Back pain and neck pain are common conditions that cause patients to pursue physical therapy treatment. Spinal stenosis can cause neck and back pain as you age. However, if you are looking for spinal stenosis treatment, you may consider physical therapy. We’ve compiled a guide to help you understand how physical therapy can treat spinal stenosis.
What is spinal stenosis?
Spinal stenosis is a condition that occurs in older patients or people who have arthritis. The human spine contains a spinal cord that connects your nervous system throughout your body. The space between the spinal cord and the vertebrae in your back protects your nerves. As you age, this space can narrow or develop bone spurs, putting pressure on the spinal cord or the nerves branching out from the chord, resulting in pain. Spinal stenosis refers to this narrowing, which can occur at the top or bottom of your spine. The most common type of spinal stenosis is lumbar spinal stenosis, which develops in the base of your spine, resulting in lower back pain.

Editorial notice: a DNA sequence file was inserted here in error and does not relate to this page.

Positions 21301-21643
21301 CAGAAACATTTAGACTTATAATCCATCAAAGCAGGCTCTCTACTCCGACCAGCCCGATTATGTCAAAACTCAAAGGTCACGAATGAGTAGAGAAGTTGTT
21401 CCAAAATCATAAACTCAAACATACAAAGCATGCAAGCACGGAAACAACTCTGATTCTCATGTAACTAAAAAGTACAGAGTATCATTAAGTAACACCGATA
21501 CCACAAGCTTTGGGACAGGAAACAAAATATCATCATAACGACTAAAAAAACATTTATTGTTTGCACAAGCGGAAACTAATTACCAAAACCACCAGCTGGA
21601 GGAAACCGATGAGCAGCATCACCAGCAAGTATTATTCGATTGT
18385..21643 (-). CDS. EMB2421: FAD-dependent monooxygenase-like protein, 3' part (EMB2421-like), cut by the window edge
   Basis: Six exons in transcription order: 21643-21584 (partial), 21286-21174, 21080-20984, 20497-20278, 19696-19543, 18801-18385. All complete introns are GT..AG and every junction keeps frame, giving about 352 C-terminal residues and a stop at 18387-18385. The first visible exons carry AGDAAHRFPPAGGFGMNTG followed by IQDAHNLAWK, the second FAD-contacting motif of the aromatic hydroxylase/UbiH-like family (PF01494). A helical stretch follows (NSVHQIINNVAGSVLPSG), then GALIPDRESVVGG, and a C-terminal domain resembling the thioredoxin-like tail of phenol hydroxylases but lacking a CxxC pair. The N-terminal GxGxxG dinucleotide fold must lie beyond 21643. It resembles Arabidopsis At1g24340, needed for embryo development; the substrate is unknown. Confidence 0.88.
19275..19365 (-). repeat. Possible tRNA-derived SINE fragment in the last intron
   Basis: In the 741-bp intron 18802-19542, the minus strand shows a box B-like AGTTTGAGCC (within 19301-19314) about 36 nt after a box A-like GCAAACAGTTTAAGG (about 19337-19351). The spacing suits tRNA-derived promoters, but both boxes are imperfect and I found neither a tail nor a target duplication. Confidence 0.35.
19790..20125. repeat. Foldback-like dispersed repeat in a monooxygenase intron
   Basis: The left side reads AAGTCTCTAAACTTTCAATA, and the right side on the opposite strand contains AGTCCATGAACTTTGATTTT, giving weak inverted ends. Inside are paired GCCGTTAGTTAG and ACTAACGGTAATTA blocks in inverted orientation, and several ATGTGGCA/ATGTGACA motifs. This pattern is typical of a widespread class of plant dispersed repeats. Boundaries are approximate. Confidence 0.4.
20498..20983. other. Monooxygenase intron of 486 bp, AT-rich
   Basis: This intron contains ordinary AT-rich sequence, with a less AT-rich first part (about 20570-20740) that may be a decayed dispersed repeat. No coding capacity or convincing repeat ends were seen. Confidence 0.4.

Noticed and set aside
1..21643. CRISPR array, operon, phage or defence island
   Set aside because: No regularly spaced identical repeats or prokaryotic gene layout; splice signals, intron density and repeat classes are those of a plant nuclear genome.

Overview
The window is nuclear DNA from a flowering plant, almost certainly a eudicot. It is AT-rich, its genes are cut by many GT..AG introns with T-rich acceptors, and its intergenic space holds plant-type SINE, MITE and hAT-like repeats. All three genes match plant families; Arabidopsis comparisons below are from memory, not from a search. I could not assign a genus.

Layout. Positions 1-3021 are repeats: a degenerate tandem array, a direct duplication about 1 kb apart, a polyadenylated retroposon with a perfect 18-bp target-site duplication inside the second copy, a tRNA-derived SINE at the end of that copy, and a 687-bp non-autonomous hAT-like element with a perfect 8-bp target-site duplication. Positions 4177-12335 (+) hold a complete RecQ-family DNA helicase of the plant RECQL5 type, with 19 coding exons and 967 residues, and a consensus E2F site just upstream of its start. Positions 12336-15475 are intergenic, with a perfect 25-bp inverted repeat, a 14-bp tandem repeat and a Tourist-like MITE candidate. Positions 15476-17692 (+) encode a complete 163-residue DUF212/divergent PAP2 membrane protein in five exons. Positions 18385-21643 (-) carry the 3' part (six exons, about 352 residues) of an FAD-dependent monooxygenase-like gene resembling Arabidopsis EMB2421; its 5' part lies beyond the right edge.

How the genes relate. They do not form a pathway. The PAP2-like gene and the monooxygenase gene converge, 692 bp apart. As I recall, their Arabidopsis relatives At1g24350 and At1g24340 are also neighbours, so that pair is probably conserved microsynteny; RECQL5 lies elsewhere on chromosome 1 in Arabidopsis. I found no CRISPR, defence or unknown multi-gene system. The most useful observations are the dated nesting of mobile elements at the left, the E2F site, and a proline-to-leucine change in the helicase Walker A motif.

Symptoms of spinal stenosis
Spinal stenosis can manifest in different ways depending on the body. Symptoms may also differ depending on what type of spinal stenosis you develop. Here are some common symptoms:
- Pain in the lower back
- Neck pain
- Pain that worsens while walking
- Numbness in the arms and hands
- Cramping and numbness in the legs and feet
- Weakness in a hand, arm or finger
- Restricted or painful bowel function
- Painful or restricted bladder function
The spine connects your nerves to your brain, where you register pain. This means that pain caused by your spine may register as pain in other parts of your body in your brain. That’s why nerves disturbed in your spine may register in your brain as pain in your arms or feet. The spine is a complex body part that contributes to several bodily functions, so it’s crucial to seek a medical diagnosis if you are experiencing consistent pain. With your diagnosis, you can seek neck or back pain treatment.